2. Slaw can add so much to a meal. I love a good vinegar based slaw. Thank you for sharing your delicious slaw with us over at Fiesta Friday! 😀

    • Hi Antonia, and thanks – and sorry for the late reply!

  3. Is this now a self-hosted blog? Looks a little different around here. Good for you and may your new endeavor be successful! Love all your tips, Mollie, I always learn something new. This time it’s about onions growing stronger with time. I still remember your tip about not storing potatoes and onions together. I was always shocked to see how fast my potatoes sprouted. Duh I stored them with onions!! Not anymore!

    • Hi Angie, thanks for noticing!! Not self hosted, yet but taking some steps in the right directions! Hopefully the right direction, coz I’m having a lot of problems, even with these baby-steps!! Mostly I’ve moved the blog so I can have plug-ins and other fancy doo-dads, and a few ads. It broke my heart, but the blog keeps getting bigger and bigger & costing more and more money, so I’ll see how that goes (and hope it’s not too wierd!)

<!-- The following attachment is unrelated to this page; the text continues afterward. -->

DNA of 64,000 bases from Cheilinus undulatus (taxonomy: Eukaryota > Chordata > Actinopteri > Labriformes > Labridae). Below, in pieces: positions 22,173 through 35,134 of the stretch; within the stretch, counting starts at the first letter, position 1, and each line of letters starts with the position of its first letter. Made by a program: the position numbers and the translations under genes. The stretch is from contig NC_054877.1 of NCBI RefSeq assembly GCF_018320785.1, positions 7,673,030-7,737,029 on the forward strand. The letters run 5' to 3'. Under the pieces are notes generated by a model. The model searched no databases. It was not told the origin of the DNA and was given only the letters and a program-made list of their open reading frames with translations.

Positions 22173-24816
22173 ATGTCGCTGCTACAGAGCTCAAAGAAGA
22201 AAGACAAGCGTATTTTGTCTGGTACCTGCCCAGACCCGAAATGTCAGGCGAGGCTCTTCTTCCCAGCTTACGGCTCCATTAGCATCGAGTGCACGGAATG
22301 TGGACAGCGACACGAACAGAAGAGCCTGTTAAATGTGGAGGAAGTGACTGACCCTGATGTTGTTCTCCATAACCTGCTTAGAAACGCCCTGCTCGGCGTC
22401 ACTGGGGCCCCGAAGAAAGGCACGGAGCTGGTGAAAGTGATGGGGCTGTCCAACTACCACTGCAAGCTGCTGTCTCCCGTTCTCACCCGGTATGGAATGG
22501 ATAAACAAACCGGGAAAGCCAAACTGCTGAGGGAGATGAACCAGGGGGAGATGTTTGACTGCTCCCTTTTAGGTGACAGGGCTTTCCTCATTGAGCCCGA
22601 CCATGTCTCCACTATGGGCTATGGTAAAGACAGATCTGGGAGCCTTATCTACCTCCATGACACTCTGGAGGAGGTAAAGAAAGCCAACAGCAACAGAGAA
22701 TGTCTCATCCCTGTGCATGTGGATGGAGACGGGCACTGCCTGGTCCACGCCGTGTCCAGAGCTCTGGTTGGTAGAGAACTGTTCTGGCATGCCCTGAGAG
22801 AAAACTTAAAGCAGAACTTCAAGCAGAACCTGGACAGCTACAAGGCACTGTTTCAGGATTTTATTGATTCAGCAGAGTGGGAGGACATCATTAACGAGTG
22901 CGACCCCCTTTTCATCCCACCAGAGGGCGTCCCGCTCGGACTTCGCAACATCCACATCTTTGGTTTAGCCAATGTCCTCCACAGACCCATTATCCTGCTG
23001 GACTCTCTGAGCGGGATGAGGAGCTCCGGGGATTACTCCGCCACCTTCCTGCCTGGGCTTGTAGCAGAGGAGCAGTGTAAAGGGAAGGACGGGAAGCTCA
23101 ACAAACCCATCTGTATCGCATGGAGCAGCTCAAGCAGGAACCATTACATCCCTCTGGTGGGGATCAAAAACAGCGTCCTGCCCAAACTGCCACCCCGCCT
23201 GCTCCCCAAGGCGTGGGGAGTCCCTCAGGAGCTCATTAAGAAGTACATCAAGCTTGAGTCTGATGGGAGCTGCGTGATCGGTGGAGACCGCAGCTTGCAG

• Mostly, I couldn’t get a pin plug in to work right, and the one I used to use always used to work! I think that’s fixed now, or will be. Now I’m just not sure about the recipe editor! What do you uese for a recipe editor? I seem to remember you had some issues awhile back….

          • I use EasyRecipe, the free one. I like their design the best and it’s one of the most popular, but lately I’ve had problems since I upgraded my WP software, pretty sure it’s compatibility issue, but I solved the issue myself. I just went to my older recipes, copy the HTML codes and paste that on the new post. Taking a few more steps, yes, but the creator of the plugin has stopped responding to questions (health related issue on his part) so I never contacted them.